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A Masterwork of Celestial Cartography
In a Pristine, Original-Colored Example
Constellations/ Scientific Instruments.
CELLARIUS, Andreas [Amsterdam, 1660]
Haemisphaerium Scenographicum Australe Coeli Stellati Et Terrae.
17 x 20 ¼ inches
Superb original color; pristine condition.
A magnificent example of one of Cellarius’ most visually arresting works. It is also the most astronomically advanced of all of his star charts. It was not until European exploratory voyages ventured far enough south in the lower latitudes that certain constellations become visible. And of all of Cellarius’ works, this chart provides the southernmost perspective. For example, at the very bottom of the chart, the far southern constellation, the Southern Cross, can be seen. The perspective from which the constellations on this engraving would be seen from the earth is revealed by the map of the southern parts of Africa and South America, and of Antarctica, visible “beneath” the constellations.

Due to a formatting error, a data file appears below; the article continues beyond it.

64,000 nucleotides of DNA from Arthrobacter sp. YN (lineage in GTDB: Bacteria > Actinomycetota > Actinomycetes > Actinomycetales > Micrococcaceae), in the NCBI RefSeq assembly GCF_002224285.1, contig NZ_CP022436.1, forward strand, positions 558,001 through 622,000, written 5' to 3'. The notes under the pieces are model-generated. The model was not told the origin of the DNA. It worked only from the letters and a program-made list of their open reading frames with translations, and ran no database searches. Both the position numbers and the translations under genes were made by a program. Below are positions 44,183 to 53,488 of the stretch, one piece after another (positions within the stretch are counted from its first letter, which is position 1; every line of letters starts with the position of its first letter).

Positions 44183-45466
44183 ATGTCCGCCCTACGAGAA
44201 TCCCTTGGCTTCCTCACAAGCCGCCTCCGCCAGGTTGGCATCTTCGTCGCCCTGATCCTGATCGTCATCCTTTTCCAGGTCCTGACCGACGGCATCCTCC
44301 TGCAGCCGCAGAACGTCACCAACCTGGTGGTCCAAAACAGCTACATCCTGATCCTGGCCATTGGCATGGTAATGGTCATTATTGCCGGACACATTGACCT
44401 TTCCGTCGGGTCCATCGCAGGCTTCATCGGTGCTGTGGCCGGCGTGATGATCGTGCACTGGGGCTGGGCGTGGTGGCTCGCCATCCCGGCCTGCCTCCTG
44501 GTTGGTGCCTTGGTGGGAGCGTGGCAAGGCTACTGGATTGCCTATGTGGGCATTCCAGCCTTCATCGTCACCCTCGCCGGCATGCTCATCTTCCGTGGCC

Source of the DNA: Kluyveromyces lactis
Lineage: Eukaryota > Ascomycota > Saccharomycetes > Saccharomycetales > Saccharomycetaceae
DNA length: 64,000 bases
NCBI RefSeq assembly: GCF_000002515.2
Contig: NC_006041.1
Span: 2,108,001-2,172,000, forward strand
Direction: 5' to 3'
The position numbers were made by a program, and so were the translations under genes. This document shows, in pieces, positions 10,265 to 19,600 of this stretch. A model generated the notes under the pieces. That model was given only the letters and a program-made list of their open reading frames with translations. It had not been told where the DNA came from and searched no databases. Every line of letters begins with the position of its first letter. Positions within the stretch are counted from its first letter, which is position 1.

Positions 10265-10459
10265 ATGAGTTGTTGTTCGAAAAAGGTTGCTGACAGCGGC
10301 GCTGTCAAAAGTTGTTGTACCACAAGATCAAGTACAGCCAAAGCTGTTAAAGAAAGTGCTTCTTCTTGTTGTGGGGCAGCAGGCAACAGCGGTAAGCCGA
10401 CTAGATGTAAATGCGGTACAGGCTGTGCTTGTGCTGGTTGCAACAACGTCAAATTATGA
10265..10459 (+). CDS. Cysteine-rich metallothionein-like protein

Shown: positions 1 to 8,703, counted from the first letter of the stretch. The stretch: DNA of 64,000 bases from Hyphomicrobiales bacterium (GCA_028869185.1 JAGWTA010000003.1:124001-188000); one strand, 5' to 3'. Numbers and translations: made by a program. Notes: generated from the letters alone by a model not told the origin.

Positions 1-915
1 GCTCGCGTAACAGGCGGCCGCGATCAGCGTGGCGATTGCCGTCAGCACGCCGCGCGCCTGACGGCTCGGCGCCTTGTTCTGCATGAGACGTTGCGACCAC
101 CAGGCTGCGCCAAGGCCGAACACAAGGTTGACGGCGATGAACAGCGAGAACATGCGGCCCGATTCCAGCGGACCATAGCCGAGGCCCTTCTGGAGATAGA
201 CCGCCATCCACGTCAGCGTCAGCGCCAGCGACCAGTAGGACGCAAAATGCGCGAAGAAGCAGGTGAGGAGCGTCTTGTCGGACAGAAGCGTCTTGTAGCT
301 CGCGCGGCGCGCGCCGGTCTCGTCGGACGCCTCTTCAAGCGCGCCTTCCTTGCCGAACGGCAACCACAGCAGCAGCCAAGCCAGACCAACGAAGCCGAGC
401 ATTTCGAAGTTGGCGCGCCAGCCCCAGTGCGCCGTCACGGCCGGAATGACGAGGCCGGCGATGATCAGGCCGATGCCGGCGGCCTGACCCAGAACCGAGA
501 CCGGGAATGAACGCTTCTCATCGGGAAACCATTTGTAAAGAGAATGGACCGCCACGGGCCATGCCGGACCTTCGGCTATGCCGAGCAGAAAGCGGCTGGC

This chart is also the most modern of Cellarius’ work in its depiction of several, contemporary astronomical instruments, including is a quite well detailed telescope.
This chart employs a most ingenious and striking design. As if from a vantage point in space beyond the constellations, the viewer beholds the stars suspended in a nighttime sky over a portion of the earth. In an attempt to retain some shred of the concept of the centrality of the earth in the cosmos, Cellarius subscribed to the notion that the stars were nestled in a web that moved in coordination with the earth.
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